Reader response: is Australia a pivotal power?
16 Oct 2013|

Judging by his output, ASPI’s Anthony Bergin likes nothing more than to test ideas in relation to Australia’s strategic positioning. His recent proposition that Australia is not so much a ‘middle power’ but a ‘pivotal power’ is a case in point.

Bergin’s argument is that the common strategic descriptor for Australia as a ‘middle power’ doesn’t accurately reflect its military size or capability, the size of its economy or its strategic reach. In each of these he is correct.

However, the term ‘pivotal power’ is complex and has some existing meaning. One understanding has it meaning more than just being relatively strategically strong. One such approach defines it not as a quantitative assessment of strategic power but as being a geographic arbiter.

Australia’s relativity to Turkey, as Bergin notes, classifies them both as middle powers. But Turkey’s role with its neighbours, particularly Syria, Iraq and Israel, also mark it as a key regional actor and so it’s also considered to be a pivotal power. Closer to home, Indonesia occupies an arbitrating role in the ASEAN regions as well as in relations with Timor-Leste and Australia.

By comparison, Australia is a regional strategic power in the Southwest Pacific, but perhaps less so than it has been. In part this is due to the increasing sense of independence of some of the Pacific island states. In part it’s also due to the more active soft power role being played by China in the region, which in turn buttresses this sense of independence—at least from Australia.

Timor-Leste, though geographically close to Australia and a major recipient of Australian aid and, at times, military assistance, has carved an increasingly independent path. Timor-Leste’s foreign policy, is one of having a number of strong friends, so that it remains cosseted by some should relations with one turn sour.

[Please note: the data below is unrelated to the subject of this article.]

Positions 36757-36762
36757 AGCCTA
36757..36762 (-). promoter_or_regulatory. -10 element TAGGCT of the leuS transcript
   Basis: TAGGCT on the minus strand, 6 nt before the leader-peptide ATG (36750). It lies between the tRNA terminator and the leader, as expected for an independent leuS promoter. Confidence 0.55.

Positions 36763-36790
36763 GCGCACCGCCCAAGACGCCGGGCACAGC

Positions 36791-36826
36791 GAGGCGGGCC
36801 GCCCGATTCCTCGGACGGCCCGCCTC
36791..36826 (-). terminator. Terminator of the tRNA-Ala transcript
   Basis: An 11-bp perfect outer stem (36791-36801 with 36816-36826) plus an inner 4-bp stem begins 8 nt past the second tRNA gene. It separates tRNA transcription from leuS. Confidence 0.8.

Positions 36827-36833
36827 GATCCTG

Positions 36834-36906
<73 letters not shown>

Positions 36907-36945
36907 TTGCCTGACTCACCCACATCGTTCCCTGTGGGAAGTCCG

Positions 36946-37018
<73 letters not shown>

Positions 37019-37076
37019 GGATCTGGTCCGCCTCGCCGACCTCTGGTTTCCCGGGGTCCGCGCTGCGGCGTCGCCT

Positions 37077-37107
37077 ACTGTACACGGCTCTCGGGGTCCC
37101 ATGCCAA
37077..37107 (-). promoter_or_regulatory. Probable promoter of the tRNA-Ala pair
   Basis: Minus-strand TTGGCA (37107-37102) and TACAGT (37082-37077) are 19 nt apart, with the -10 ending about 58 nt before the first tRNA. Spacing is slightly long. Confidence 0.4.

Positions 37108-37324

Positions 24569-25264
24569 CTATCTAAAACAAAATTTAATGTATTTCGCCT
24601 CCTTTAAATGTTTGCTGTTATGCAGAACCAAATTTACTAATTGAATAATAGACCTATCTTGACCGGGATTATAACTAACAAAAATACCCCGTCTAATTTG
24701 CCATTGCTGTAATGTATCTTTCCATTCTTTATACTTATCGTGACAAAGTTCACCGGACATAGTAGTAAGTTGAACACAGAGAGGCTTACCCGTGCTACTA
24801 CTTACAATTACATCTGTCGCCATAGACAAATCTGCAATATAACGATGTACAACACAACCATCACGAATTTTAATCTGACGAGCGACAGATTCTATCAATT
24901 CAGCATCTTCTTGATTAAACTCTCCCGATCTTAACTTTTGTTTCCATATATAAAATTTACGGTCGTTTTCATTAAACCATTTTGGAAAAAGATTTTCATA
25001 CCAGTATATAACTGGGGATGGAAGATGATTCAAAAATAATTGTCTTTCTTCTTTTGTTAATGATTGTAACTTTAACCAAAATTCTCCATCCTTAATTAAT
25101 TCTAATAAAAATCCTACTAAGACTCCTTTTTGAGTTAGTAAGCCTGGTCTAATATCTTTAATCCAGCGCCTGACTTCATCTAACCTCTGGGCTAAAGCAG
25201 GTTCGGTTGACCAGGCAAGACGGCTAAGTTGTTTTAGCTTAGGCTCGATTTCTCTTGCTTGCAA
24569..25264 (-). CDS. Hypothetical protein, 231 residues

Australia’s status in Timor-Leste has diminished, while that of Indonesia has increased. Timor-Leste’s police now train with Indonesian police, and there’s an agreement that their armed forces also train together. Australia provides training to, but it does not train with, Timor-Leste’s defence force.

Given Australia’s active participation in recent multilateral conflicts and being a preferred site for training by regional military officers, Australia’s strategic status is, on balance, perhaps slightly stronger—or perceived as such—than it has been. It’s not surprising that the perceptions of Australia’s status have shifted; in a strategic environment always in a state of flux, the precise status of any state will remain variable and, more to the point, interpretable.

But if Australia was to suddenly disappear from the strategic stage, the question is the extent to which it might matter. If the imagined effect is profound, then Bergin would be correct and Australia is indeed a pivotal state, if in its own peculiar way.

But perhaps, too, sitting on the edge of a region rapidly growing in importance, Australia’s task might be less to assert its significance and, one might suggest, more to work at ensuring what significance it has is more fully appreciated. In this, Bergin gives us much to ponder.

Damien Kingsbury is a Professor  at Deakin Unviersity, and Director, Centre for Citizenship, Development and Human Rights.

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